Research results will be used to educate and improve communication among the agricultural community, consumers, researchers and policy-makers. It is our intent that based on this research; recommendations will be developed to improve Best Management Practices and regulations.
  • Program Goals
    Collect and utilize research data and information to educate a wide variety of audiences.
    This was and continues to be done through dozens of press releases, media events, educational workshops, field days and newsletters.
  • Program Goals
    Practices identified and developed through this program are likely to be applicable on farms that have similar farming systems and/or similar physiographic settings and soil types.
  • Program Goals
    Lessons learned will not only help farmers improve their already strong environmental stewardship but will also aid in the protection of both ground and surface water.
    Benefits all citizens of the county
  • Topics covered
    Nutrient management plan development
    Agricultural non-point pollution
    Goals and operation of the Discovery Farms Project
  • Topics covered
    Collection of water quality data
    Types of farming systems in Wisconsin
    Understanding a “typical” storm
  • Topics covered
    Lessons learned from the data in northeastern Wisconsin
    Impact of tile lines on surface water quality
    Best Management Practices that decrease surface and groundwater pollution
  • Topics covered
    Methods to reduce phosphorus levels in dairy cattle diets
    Groundwater improvement action steps
    Successful manure handling systems
  • Topics covered
    Manure spill response demonstration
    Crop consultant, custom manure hauler and dairy nutritionist discussion groups
  • Funding
    More than $52,000 was raised through a wide variety of fundraising campaigns
    Monitoring equipment costs about $30,000/site
    Discovery Farms had four sites
    Operating a site costs about $45,000 annually
  • Information Available
    Briefs / Articles -two page articles summarizing the information gathered through the study. For this project there are six briefs including:
    History of the Manitowoc County Discovery Farms Project Area
    Farm, Site and Study Design
    Equipment, Procedures and Sampling
  • Information Available
    Briefs / Articles -two page articles summarizing the information gathered through the study. For this project there are six briefs including:
    The Water Budget at SED – Understanding Surface Water Runoff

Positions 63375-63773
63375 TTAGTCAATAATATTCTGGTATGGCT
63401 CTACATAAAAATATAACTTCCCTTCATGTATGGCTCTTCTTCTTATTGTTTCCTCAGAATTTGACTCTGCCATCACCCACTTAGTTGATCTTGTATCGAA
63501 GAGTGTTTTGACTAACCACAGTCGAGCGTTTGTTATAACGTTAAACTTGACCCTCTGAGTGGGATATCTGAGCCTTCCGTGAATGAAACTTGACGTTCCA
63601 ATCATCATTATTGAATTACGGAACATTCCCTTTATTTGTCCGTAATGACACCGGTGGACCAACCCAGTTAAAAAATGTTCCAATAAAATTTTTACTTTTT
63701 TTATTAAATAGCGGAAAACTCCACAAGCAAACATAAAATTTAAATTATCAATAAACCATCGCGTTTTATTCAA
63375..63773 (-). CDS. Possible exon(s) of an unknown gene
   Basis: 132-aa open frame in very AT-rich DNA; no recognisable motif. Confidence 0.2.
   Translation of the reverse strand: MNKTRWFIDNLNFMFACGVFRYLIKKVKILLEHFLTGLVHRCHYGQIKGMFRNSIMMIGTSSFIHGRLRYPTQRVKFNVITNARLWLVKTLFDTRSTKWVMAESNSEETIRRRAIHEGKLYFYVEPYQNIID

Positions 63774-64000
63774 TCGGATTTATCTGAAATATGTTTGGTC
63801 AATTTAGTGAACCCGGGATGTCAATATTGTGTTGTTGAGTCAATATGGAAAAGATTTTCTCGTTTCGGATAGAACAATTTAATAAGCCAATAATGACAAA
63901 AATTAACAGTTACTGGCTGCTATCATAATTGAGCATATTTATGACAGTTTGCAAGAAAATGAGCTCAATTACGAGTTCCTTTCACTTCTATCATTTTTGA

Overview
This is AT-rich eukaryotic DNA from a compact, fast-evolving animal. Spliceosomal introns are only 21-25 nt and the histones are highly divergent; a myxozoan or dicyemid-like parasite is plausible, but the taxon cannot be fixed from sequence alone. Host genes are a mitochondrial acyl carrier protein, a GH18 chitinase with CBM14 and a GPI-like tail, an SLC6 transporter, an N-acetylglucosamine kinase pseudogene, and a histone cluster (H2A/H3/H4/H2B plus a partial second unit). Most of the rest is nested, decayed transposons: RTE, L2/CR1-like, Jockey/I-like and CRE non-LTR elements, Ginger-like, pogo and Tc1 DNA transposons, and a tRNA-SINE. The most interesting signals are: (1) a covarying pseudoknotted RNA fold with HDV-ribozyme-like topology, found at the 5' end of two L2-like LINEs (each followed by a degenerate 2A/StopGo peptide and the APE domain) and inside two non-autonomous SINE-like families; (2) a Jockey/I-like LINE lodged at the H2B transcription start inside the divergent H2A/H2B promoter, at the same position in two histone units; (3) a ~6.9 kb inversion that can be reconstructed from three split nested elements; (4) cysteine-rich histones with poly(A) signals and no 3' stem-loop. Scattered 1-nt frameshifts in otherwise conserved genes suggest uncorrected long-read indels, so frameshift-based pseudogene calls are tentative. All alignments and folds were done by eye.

Sediment and Nutrient Losses
    Impact of Discovery Farms Research on: Agricultural Management at Soaring Eagle Dairy, Public Perception, and Future Discovery Farms Research Site Criteria
  • Information Available
    Factsheets – four page factsheets that provide much of the information and data gathered. These factsheets include the following topics:
    History of the Manitowoc County Discovery Farms Project Area
    Farm, Site and Study Design
    Equipment, Procedures and Sampling
  • Information Available
    Factsheets – four page factsheets that provide much of the information and data gathered. These factsheets include the following topics:
    The Water Budget at SED – Understanding Surface Water Runoff
    Sediment and Nutrient Losses
    Impact of Discovery Farms Research on: Agricultural Management at Soaring Eagle Dairy, Public Perception, and Future Discovery Farms Research Site Criteria
  • Information Available
    Presentations and slides –presentations are organized in the following manner on our website:
    History of the Manitowoc County Discovery Farms Project Area
    Farm, Site and Study Design
    Equipment, Procedures and Sampling
    The Water Budget at SED – Understanding Surface Water Runoff
    Sediment and Nutrient Losses
    Impact of Discovery Farms Research on: Agricultural Management at Soaring Eagle Dairy, Public Perception, and Future Discovery Farms Research Site Criteria
  • For Additional Information
    http://www.uwdiscoveryfarms.org
    UW Discovery Farms
    40195 Winsand Drive
    PO Box 429
    Pigeon Falls, WI 54760
     1-715-983-5668
    jgoplin@wisc.edu or drframe@wisc.edu